Saturday, August 20, 2011

The Tea Party Unmasked

David E. Campbell and Robert D. Putnam, in a New York Times article, provide some interesting insight into just exactly who these professed Tea Party adherents really are. The authors performed a study of the political attitudes of 3000 people in 2006, before the rise of what would come to be known as the Tea Party. They were able to go back and re-interview many of the same people recently. This allows them to correlate a person’s original political beliefs with the tendency to associate with the Tea Party.

The authors find that those who would be Tea Partiers today are merely the traditionally highly conservative wing of the Republican Party. The Tea Party is not a new movement, and it was not a grass roots development born of the Great Recession. These people have always been there. The only difference is that now they have greater influence in a more conservatively aligned Republican Party.

“So what do Tea Partiers have in common? They are overwhelmingly white, but even compared to other white Republicans, they had a low regard for immigrants and blacks long before Barack Obama was president, and they still do.”
“More important, they were disproportionately social conservatives in 2006 — opposing abortion, for example — and still are today. Next to being a Republican, the strongest predictor of being a Tea Party supporter today was a desire, back in 2006, to see religion play a prominent role in politics. And Tea Partiers continue to hold these views: they seek “deeply religious” elected officials, approve of religious leaders’ engaging in politics and want religion brought into political debates. The Tea Party’s generals may say their overriding concern is a smaller government, but not their rank and file, who are more concerned about putting God in government.”

Those who seem concerned about Sharia law entering into our jurisprudence are not concerned with religious freedom; they merely want to impose Biblical law on our legal system instead. The Republican candidates for president are aware of this and the worst of them (most of them) pander to these people, throwing Biblical red meat whenever possible.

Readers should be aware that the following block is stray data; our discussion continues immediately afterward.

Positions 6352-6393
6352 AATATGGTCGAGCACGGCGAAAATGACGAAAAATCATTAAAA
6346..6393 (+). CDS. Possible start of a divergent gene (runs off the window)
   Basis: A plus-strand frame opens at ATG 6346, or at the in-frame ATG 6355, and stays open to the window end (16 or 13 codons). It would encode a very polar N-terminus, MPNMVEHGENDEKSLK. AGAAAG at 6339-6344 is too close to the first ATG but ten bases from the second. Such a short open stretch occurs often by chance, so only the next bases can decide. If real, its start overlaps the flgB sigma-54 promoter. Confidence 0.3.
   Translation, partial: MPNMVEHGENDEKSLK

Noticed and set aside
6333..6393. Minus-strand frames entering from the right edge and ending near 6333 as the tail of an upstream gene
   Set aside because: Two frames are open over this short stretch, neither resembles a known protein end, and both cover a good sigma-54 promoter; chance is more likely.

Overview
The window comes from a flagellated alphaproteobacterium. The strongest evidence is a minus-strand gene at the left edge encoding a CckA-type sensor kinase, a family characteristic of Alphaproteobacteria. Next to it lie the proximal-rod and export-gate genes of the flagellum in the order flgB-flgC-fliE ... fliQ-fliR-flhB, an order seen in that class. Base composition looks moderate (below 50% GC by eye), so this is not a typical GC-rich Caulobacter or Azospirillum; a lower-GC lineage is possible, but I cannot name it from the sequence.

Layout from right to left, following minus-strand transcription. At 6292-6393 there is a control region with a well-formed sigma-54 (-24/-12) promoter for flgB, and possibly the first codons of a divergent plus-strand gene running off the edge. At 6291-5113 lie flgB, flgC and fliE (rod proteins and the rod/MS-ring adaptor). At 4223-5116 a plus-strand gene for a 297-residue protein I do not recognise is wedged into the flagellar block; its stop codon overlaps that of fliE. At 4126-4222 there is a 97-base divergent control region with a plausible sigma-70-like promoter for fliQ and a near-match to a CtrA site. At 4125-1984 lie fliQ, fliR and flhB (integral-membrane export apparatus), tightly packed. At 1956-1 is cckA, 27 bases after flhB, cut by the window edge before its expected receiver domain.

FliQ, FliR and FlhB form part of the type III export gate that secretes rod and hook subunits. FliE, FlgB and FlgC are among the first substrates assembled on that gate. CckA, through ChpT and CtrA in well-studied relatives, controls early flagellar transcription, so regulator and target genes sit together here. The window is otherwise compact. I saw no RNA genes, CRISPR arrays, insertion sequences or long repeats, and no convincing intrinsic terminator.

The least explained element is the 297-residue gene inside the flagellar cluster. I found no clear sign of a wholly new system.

The authors do provide us with a bit of encouragement by pointing out that the majority of citizens, while perhaps growing economically conservative, are moving in the opposite direction with respect to politics and religion.

“Yet it is precisely this infusion of religion into politics that most Americans increasingly oppose. While over the last five years Americans have become slightly more conservative economically, they have swung even further in opposition to mingling religion and politics.”

“ data we have recently collected, the Tea Party ranks lower than any of the 23 other groups we asked about — lower than both Republicans and Democrats. It is even less popular than much maligned groups like ‘atheists’ and ‘Muslims.’ Interestingly, one group that approaches it in unpopularity is the Christian Right.”

They finish with this historical comparison.

“Indeed, at the opposite end of the ideological spectrum, today’s Tea Party parallels the anti-Vietnam War movement which rallied behind George S. McGovern in 1972. The McGovernite activists brought energy, but also stridency, to the Democratic Party — repelling moderate voters and damaging the Democratic brand for a generation. By embracing the Tea Party, Republicans risk repeating history.”

The good news is that the Tea Partiers are out of phase with the majority of the citizens. The bad news is that there are so many of them—and they will always be there.

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